Women take the political stage
Women assume powerful civic leadership roles in local, federal government.
“I’d love to meet the person who makes your pantsuits because for Halloween I wanted to go as a librarian from outer space,” host Zach Galifianakis said to presidential candidate Hillary Clinton during his talk show “Between Two Ferns.” Although the program is labeled as satire, women in politics are often criticized for their clothing, demeanor and tone every day in a much less comical context.
An equal number of girls and boys hope to become president at age seven, but far fewer girls have the same dream when asked at 15 years old, according to Caroline Heldman, Associate Professor of Political Science at Occidental College in the film “Miss Representation.”
This divergence is evident in the lack of women holding political positions.
Women are short of the 50 percent threshold in nearly every sector of politics, according to Stina Skewes-Cox Trainor, who has held political positions including the Advance Director for then Speaker of the House Nancy Pelosi and Deputy Chief of Staff for U.S. Ambassador Samantha Power.
“Our government works best when everyone has a seat at the table,” Skewes-Cox Trainor said. “That means everyone’s voice is being heard, different types of people have decision making abilities and there is diversity of opinion. I firmly believe that the more varied experiences at the table, the better and stronger the government is.”
Yet, women account for fewer than 20 percent of congressional seats.
Despite women being the majority in terms of global population, women are grossly underrepresented because they are a minority in terms of political participation, according to Michael Stafford, Philosophy and Ethics of Politics, Economics and Power teacher.
“Policies can affect men and women equally,” Stafford said. “If we have a policy that regards immigrants coming into our country, it’s going to affect male immigrants and it’s going to affect the female immigrants. Yet, the people who are making those decisions are largely male and they’re coming at it from a male perspective.”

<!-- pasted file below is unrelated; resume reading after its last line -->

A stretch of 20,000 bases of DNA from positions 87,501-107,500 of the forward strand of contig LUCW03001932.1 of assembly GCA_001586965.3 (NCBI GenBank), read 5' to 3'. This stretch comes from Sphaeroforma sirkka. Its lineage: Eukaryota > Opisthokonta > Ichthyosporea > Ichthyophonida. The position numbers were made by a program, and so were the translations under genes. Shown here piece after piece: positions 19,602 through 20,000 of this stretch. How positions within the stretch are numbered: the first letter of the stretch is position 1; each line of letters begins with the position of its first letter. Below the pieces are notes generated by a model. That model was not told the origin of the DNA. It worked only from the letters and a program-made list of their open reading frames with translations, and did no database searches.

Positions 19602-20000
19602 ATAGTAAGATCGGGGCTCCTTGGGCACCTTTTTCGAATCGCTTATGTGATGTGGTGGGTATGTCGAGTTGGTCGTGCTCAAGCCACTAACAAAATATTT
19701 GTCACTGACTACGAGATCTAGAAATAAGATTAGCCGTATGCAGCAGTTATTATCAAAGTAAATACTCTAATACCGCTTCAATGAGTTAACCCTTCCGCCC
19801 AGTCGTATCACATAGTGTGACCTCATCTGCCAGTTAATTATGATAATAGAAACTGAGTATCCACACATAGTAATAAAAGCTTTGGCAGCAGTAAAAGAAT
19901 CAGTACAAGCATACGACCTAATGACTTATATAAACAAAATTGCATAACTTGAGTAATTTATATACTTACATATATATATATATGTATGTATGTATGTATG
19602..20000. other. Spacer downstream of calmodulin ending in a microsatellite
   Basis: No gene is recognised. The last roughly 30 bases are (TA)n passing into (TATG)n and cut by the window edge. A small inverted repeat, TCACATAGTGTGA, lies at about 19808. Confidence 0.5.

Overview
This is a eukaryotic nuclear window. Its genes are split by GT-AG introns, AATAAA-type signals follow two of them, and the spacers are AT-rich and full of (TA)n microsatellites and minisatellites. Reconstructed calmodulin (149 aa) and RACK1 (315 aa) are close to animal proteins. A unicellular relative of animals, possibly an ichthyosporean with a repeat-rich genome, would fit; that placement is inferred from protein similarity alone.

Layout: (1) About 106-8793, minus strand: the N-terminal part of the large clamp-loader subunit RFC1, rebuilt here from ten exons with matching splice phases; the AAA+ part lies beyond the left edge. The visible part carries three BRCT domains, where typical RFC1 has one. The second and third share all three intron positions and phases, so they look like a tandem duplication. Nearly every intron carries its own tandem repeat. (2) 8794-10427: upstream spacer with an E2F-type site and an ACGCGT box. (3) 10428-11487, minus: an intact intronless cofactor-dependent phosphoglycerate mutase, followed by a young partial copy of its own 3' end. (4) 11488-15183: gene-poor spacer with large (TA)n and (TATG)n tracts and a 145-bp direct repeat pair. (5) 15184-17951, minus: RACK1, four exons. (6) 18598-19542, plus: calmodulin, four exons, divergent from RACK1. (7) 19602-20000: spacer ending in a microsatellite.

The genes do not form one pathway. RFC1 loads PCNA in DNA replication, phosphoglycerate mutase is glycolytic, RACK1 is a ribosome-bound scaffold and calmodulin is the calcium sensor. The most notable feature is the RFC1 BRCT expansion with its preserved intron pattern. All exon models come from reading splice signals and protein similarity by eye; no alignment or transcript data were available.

A balance of both men and women’s voices is necessary in politics, as with a solely male voice in Congress, certain needs of women are not being touched upon, according to senior Caroline Salveson who takes Stafford’s course.
“Women bring on a different viewpoint in politics,” junior Jocey Shilakes, who participates in Model United Nations and says she hopes to pursue a career in politics, said. “I feel like they approach things with more reason which is definitely valuable in any political conversation.”
The importance of incorporating a diversity of opinion in politics applies not only to women, but also to a diversity in religious beliefs and ethnic background, according to Skewes-Cox Trainor.
“I believe that it’s not just good for women when women are represented, it’s good for everybody,” Skewes-Cox Trainor said. “It’s good for families, it’s good for work life balance. The same goes with racial, ethnic and religious diversity. I really do believe that the more different types of voices are at the decision making table, the stronger we are.”
During the 2016 presidential campaign, the long-existing issue of a double standard for women in politics is being acknowledged due the public’s criticism and ostracization of Clinton’s appearance. Talk show host David Letterman highlighted the issue in Clinton’s 2008 campaign, regularly making fun of her clothing choices.
“There are pictures online of Hillary online in all different colors of pantsuits with captions like, ‘Oh it’s a rainbow Hillary,’ and that’s what is focused on,” Salveson said. “It makes me frustrated because it’s a distraction from the actual politics and issues. It doesn’t matter what you’re wearing if you’re making good decisions.”
Double standards are not limited to politics, according to Skewes-Cox Trainor.
“All women in the public eye are held to a double standard,” Skewes-Cox Trainor said. “You have to be the smartest, the brightest and you have to look perfect, too. When I think about the tone of the debate right now, and some of the things that some of the candidates have said, I find it incredibly upsetting that women are being objectified.”
It will take time for the double standard to be reversed and for women to obtain an equal number of seats in every sector of politics, according to Shilakes. In order to help achieve equal power, just societal norms and values must be established for both girls and boys from a young age.
“We need to start giving girls the ability to not be restricted with what they want to do in elementary or middle school,” Shilakes said. “Whether it’s in politics, science, engineering or any male-dominated field, they should be able to succeed.”